Some interpretations of Islam include a ban of depiction of animate beings, so much of religious Islamic art is geometric in nature instead.

A few years back, I picked up the Islamic Design Workbook, by Eric Broug, at the V&A Museum in London. It gives you the underlying grids of some of the more famous patterns, and lets you recreate them. It's kind of a glorified colouring book, but I love it.

I noticed, while colouring, that many of the same shapes reoccur over and over in the patterns, and after a bit of digging, discovered that is not a coincidence. A set of five tiles, called Girih tiles, have been used since 1200AD to decorate Islamic buildings. Here they are, courtesy of Wikipedia:

They each have their own names in Persian: The quadrilateral tile is called Torange, the pentagonal tile is called Pange, the concave octagonal tile is called Shesh Band, the six-sided tile is called Sormeh Dan, and the decagram tile is called Tabl.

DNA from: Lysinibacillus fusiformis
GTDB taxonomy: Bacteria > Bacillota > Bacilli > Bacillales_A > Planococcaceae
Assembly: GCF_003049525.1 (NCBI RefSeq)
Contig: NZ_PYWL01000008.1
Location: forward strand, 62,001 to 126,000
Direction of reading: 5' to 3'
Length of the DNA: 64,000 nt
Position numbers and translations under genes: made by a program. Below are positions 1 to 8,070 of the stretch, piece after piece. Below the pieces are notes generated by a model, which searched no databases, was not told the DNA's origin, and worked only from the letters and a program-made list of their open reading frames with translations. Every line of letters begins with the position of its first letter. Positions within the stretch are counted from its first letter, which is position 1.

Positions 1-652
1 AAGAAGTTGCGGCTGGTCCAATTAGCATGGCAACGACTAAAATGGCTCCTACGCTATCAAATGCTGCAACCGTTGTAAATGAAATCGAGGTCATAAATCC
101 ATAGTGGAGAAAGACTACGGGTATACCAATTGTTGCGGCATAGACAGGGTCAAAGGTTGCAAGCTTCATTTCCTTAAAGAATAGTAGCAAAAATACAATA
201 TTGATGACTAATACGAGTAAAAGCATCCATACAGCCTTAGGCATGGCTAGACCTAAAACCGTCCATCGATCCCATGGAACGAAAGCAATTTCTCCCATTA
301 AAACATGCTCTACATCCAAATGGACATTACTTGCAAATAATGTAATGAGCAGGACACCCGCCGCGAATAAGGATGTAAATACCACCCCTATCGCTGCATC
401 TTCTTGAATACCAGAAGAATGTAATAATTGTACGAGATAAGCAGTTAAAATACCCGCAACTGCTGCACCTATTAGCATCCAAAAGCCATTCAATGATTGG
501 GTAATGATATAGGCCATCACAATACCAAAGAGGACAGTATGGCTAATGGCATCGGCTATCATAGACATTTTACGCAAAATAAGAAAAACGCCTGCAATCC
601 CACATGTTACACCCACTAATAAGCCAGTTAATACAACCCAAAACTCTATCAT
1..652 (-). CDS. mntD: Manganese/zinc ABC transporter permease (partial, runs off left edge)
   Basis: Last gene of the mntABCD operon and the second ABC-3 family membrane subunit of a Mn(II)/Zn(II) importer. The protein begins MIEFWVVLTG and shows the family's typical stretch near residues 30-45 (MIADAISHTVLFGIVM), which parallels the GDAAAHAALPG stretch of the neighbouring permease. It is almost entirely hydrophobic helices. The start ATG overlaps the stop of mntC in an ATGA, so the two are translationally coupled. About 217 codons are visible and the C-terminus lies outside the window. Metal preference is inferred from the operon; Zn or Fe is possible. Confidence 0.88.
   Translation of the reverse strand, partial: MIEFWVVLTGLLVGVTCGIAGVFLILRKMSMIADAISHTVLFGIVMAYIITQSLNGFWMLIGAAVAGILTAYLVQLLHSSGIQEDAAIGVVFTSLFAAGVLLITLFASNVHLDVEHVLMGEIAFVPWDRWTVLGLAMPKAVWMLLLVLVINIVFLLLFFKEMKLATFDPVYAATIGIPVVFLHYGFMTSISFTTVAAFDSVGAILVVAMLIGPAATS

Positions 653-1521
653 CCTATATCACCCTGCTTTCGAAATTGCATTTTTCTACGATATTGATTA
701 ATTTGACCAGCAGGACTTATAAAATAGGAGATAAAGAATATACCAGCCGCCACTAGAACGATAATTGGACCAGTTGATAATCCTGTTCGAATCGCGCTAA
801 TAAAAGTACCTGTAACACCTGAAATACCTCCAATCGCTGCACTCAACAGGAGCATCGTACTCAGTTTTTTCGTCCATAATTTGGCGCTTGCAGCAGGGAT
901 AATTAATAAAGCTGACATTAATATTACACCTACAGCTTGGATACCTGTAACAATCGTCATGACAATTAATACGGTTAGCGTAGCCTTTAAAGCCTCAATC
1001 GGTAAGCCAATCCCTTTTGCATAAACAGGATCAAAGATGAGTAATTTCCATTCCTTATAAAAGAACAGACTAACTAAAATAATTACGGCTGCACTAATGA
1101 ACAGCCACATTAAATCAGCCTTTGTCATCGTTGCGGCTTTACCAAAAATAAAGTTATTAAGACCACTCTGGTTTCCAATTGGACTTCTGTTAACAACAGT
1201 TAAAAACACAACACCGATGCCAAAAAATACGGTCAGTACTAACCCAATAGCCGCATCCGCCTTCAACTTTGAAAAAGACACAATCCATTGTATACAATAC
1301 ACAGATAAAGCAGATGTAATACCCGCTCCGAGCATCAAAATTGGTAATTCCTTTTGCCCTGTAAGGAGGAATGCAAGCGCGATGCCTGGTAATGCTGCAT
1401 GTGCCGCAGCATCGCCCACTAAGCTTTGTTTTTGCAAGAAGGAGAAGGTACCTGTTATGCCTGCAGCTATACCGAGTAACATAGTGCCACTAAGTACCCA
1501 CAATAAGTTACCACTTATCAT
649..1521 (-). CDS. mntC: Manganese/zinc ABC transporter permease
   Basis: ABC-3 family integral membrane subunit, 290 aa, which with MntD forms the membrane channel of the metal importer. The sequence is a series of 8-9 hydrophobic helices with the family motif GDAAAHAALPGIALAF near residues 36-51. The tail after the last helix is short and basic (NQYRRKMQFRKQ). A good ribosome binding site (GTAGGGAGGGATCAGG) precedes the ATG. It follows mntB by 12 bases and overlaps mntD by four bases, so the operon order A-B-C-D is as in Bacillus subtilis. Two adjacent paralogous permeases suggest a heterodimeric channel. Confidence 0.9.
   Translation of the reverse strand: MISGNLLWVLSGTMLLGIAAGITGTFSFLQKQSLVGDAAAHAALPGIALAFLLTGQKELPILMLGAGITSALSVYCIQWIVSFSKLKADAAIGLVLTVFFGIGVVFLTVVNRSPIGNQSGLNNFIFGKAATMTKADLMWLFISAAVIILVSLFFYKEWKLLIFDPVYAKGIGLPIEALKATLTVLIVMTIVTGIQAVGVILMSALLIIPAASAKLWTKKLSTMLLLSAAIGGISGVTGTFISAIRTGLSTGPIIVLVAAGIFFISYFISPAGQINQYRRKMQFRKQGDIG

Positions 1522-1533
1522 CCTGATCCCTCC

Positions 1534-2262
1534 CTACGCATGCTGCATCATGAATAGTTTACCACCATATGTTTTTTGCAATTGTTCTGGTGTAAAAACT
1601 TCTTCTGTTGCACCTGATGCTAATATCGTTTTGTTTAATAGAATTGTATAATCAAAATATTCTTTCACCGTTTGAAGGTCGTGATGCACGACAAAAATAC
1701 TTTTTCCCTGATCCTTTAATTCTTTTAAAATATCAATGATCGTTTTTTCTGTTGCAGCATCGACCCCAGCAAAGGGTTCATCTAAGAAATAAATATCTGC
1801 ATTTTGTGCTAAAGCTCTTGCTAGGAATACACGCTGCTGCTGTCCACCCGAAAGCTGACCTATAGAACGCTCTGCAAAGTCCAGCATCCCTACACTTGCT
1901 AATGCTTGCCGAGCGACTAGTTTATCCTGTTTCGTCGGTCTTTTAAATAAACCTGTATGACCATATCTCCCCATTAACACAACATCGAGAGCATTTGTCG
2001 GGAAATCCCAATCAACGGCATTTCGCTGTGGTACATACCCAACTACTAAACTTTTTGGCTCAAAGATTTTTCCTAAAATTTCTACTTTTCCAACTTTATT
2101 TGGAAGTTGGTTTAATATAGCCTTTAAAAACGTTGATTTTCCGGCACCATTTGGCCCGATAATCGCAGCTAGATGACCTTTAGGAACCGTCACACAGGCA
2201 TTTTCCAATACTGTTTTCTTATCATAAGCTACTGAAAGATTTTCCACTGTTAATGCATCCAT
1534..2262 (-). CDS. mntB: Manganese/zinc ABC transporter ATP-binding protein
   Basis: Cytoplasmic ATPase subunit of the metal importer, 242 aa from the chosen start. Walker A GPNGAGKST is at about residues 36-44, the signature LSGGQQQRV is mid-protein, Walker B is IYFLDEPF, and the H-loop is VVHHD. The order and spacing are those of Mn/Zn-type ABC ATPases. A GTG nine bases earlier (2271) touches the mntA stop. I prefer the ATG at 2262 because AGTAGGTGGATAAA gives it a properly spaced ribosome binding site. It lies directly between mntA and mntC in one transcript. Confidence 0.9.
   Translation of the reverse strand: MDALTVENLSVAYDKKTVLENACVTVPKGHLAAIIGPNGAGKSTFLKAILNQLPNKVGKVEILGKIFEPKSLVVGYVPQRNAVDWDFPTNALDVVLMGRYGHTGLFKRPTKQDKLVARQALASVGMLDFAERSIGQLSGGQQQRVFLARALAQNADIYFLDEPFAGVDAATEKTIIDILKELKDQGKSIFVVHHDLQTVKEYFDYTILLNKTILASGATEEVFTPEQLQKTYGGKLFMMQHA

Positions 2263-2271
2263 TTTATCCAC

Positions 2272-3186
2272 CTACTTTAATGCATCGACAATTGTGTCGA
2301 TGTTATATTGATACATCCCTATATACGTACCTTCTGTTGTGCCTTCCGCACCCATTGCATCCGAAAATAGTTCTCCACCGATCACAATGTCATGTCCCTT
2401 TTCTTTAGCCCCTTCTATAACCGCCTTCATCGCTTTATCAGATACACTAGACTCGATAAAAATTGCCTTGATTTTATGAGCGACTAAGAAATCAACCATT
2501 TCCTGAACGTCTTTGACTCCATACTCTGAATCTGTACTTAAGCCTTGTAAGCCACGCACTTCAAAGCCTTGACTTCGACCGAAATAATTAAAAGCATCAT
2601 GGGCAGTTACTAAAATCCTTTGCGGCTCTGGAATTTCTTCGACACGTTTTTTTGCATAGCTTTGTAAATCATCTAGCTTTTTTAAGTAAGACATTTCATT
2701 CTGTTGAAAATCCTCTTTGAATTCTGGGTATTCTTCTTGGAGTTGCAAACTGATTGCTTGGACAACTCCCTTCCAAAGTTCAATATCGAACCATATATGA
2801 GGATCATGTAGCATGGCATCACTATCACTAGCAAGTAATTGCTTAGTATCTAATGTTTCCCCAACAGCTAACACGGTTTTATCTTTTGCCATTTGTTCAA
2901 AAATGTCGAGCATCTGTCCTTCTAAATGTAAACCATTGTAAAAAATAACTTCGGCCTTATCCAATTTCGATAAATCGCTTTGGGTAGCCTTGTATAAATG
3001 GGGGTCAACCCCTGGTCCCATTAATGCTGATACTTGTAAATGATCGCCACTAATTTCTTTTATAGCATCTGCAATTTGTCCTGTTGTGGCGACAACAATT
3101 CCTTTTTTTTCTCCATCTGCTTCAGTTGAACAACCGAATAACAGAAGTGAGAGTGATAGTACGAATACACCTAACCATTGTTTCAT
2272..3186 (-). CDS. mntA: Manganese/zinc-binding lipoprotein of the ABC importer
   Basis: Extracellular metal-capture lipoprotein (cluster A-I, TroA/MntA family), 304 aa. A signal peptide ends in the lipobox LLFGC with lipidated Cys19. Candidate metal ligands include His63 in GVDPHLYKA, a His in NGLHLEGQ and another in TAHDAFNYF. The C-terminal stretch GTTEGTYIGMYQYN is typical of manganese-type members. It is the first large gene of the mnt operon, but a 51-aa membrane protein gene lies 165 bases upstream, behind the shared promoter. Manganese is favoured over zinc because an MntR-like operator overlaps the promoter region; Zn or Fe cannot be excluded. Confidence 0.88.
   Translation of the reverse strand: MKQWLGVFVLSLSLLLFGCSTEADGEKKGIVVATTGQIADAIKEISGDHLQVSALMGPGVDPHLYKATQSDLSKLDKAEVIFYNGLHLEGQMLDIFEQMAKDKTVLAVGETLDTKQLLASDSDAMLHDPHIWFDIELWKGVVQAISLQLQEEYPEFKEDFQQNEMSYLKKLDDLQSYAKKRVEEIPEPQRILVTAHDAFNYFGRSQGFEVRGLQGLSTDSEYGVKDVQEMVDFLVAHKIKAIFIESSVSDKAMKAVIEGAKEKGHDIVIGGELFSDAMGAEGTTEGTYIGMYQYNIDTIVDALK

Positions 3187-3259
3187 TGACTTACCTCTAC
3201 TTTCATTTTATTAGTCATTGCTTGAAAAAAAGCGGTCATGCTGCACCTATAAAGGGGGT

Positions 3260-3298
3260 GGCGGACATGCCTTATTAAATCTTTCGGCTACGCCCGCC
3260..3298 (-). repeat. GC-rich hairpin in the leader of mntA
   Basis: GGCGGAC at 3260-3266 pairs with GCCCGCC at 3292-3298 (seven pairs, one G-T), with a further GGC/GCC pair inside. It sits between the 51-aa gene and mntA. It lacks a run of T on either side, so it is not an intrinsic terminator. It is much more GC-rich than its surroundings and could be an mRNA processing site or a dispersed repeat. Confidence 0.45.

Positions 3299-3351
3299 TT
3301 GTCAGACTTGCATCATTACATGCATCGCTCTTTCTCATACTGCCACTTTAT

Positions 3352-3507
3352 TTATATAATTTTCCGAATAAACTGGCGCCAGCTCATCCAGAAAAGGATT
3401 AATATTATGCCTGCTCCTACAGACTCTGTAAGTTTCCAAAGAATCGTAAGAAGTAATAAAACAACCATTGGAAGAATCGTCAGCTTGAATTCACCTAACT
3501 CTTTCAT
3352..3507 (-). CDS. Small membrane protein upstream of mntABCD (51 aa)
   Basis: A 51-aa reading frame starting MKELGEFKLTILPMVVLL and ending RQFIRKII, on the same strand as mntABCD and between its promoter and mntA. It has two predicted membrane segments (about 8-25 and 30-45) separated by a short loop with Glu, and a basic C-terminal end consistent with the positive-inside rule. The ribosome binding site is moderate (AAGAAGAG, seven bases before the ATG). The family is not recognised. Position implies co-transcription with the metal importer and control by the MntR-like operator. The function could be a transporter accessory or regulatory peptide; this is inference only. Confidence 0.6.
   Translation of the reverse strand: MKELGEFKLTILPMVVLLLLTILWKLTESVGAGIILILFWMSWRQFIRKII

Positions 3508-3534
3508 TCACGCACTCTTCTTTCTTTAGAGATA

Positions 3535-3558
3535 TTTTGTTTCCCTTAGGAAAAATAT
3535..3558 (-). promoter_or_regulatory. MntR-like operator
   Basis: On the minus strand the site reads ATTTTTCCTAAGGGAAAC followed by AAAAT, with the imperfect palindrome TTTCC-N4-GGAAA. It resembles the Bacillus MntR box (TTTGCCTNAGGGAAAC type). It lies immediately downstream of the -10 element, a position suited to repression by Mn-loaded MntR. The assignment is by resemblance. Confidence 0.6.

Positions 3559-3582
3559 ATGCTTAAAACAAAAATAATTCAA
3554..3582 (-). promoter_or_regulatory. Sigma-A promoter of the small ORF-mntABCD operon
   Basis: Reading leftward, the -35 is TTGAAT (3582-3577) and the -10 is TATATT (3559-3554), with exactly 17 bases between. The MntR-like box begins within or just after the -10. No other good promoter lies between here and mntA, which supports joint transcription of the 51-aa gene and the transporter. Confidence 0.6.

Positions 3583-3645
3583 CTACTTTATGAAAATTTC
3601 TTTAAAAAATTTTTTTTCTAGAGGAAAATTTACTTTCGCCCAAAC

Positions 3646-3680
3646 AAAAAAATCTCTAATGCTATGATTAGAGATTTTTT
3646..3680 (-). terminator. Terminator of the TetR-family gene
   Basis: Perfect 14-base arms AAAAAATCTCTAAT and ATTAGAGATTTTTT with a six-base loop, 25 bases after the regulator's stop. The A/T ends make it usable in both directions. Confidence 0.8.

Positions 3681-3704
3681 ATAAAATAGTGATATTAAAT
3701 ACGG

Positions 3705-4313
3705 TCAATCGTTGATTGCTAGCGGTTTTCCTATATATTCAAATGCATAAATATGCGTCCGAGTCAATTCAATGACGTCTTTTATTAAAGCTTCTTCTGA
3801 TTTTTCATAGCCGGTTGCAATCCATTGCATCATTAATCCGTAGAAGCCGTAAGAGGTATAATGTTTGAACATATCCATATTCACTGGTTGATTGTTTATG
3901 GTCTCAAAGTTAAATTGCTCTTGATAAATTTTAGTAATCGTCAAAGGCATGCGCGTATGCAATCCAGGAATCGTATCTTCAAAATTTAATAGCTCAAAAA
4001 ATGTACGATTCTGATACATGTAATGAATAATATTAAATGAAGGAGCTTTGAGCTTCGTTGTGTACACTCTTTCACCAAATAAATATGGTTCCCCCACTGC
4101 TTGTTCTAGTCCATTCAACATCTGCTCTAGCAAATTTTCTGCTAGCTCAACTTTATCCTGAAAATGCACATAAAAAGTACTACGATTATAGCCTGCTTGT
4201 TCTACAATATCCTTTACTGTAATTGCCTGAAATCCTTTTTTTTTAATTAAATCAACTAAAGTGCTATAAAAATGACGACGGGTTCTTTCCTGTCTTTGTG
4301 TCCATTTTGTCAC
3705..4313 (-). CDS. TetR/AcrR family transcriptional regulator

Why these tiles? Well, all sides of these figures have the same length; and all their angles are multiples of 36°. That means they almost always fit perfectly together. The Generalist Academy also points out another magical property they have:

There's something really exciting about these patterns: they do not repeat themselves.  The technical description is that they are aperiodic: you can fit the  tiles together without any gaps, but the resulting pattern has no translational symmetry.

Want to give them a play? There's a great online platform that you can try: the Girih Tiling Editor, made by Nikolaus Baumgarten. It's extremely easy to use. I made this in five minutes:

I'd love to see what you make! Tweet me your images at @duncangeere.